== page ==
Unless a seed falls into the ground and dies, it cannot bear fruit or bless others' lives
I wonder at the lesson: a cathedral will often take hundreds of years to build--longer to complete than a lifetime. And I wonder at the workers lifting stone and paint and glass who dipped their hands momentarily into that work knowing they would not live long enough to see what their work had accomplished. I put my finger on the lie that says unless we see a thing in its fullness, it is not worth making. And I step away from that kind of dying that makes us quiet and depressed, stripped of our gifts and the blessing of our work, that which God placed before us and the tools He planted within us to lend a hand.
I think our lives are a little like these cathedrals and we are like these cathedral builders, the ones who will not see all of our work completed. But then, if we are doing God's work, would it not make sense that our work would extend beyond the finite, human years we count?
If we can't see a thing finished, how can it be perfect?
My great grandmother baked a cake she didn't know would be served at her own wake. And I wonder at the family that came before me and tasted the sweetness of her work after she had gone. And I have seen that same sweetness in my grandma and in my mom. At times with Nora, I see it shining through me and into her heart.
There have been some endings lately: a good friend and colleague who will be leaving her work at Concordia after 24 years of building and serving, the news of my ex-husband's engagement, my grandma's diagnosis of breast cancer. And I find myself asking God if the work in each of these situations is complete, and I wonder at the tears and what seeds they could be watering right now as I type this.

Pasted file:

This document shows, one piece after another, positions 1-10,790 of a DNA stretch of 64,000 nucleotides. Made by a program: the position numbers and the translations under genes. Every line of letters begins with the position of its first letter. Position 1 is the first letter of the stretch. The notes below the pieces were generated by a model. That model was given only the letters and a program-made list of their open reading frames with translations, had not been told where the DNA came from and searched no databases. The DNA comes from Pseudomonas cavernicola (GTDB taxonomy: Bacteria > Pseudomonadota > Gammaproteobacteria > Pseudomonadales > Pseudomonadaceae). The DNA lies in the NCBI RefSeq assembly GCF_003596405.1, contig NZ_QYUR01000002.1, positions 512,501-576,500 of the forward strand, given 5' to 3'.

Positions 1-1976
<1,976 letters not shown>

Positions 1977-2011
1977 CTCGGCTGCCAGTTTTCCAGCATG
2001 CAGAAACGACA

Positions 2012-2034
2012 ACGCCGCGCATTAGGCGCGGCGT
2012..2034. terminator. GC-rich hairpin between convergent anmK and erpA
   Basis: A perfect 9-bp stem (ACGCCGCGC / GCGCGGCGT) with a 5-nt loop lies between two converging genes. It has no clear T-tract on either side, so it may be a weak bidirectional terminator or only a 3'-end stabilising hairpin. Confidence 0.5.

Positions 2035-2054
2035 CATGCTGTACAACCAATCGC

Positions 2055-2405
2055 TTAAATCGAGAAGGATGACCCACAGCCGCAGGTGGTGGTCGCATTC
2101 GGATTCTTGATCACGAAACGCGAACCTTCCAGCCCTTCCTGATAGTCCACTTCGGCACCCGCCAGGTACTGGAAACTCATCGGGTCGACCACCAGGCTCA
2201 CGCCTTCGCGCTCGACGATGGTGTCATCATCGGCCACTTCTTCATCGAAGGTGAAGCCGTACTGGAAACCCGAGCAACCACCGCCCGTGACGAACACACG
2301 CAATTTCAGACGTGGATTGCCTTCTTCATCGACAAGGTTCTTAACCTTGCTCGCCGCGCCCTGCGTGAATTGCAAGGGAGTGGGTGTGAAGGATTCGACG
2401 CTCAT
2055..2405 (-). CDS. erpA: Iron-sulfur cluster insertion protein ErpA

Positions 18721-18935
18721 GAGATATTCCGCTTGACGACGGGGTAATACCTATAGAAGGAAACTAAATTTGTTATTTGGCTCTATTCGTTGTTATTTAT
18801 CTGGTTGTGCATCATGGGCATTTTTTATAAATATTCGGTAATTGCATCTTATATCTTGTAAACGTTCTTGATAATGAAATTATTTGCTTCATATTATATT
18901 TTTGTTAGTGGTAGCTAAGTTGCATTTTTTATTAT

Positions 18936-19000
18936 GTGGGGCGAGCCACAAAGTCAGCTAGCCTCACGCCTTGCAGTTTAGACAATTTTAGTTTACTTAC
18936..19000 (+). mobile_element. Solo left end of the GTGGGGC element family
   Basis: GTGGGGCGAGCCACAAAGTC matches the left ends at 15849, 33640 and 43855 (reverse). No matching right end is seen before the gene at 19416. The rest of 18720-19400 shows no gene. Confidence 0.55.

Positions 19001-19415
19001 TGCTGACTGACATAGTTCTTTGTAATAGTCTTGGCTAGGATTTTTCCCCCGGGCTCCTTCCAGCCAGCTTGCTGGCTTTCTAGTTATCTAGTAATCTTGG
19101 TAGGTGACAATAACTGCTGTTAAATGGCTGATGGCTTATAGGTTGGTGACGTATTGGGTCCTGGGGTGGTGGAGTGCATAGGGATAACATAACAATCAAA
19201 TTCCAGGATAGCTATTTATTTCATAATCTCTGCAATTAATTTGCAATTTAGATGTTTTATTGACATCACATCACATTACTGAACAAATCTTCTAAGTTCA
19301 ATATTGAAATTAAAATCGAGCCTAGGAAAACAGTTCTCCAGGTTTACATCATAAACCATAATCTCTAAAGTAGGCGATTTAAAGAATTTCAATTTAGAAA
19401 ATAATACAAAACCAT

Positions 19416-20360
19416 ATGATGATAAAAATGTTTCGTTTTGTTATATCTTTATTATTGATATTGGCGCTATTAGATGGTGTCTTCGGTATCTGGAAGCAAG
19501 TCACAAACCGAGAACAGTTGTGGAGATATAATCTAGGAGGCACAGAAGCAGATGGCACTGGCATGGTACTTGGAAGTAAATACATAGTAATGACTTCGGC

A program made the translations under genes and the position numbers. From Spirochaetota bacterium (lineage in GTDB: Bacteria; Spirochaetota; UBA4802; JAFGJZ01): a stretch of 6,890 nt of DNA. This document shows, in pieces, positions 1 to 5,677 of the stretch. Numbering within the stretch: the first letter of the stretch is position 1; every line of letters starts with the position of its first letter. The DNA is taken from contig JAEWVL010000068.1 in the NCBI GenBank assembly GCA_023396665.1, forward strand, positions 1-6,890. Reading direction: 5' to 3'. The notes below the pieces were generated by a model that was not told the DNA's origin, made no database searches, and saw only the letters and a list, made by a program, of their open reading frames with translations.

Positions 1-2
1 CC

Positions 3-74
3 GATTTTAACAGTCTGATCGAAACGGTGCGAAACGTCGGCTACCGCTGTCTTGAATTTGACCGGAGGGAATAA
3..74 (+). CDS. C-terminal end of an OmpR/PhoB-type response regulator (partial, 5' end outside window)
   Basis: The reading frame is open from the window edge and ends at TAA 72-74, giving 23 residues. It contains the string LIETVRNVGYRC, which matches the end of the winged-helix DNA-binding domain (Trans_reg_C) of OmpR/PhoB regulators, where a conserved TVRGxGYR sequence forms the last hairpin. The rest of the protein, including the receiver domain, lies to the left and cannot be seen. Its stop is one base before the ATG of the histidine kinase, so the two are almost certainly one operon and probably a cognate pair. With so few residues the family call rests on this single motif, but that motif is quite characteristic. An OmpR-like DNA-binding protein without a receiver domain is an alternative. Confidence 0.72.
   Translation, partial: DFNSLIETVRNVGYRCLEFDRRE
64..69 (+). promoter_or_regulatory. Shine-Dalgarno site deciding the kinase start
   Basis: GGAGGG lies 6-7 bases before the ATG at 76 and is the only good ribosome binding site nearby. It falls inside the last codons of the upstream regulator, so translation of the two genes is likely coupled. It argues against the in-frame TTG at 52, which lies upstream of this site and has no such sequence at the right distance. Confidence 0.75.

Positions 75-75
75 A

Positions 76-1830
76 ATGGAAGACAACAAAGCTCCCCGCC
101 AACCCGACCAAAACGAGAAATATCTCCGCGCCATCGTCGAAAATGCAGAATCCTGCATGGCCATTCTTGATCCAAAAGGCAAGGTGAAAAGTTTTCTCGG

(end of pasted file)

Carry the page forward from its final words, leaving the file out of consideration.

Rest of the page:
Sometimes change seems unbearable, so difficult to put into place within the plans we all draw, the designs of our cathedrals. Was the thing being made in each of these circumstances complete? When I look back at my marriage, hold it in my hands from start to finish, is that a finished thing? Can I walk away without grieving for how I wasn't able to love strong enough or hold on, without grieving mostly for Nora who will live with my choices as much as I have had to live with my choices? Can I look beyond that grief and see, perhaps, a seed planted in his life, one that will grow into something stronger, healthier because of what we have learned?
Can we, as teachers, walk away without knowing without a doubt that, as Oscar Romero writes, "We lay foundations that will need further development. We provide yeast that affects far beyond our capabilities. We cannot do everything and there is a sense of liberation in realizing that...We may never see the end results, but that is the difference between the Master Builder and the worker. We are workers, not master builders; ministers, not messiahs. We are prophets of a future that is not our own."
When I saw Grandma over break, we didn't say good bye, Aunt Dottie reminding us as we three stood holding hands, "Just remember, girls, this isn't good bye." And there was a lightness in my Grandma's face, a joy, a sense of completion even as she had to leave before seeing all the fruits of her love and of her labor.
And I see it is not a matter of letting go at all, but of seeing the seed in each of these circumstances, the one that will bloom into something God's hand is upon as long as I am willing to water what has been planted with these tears willingly.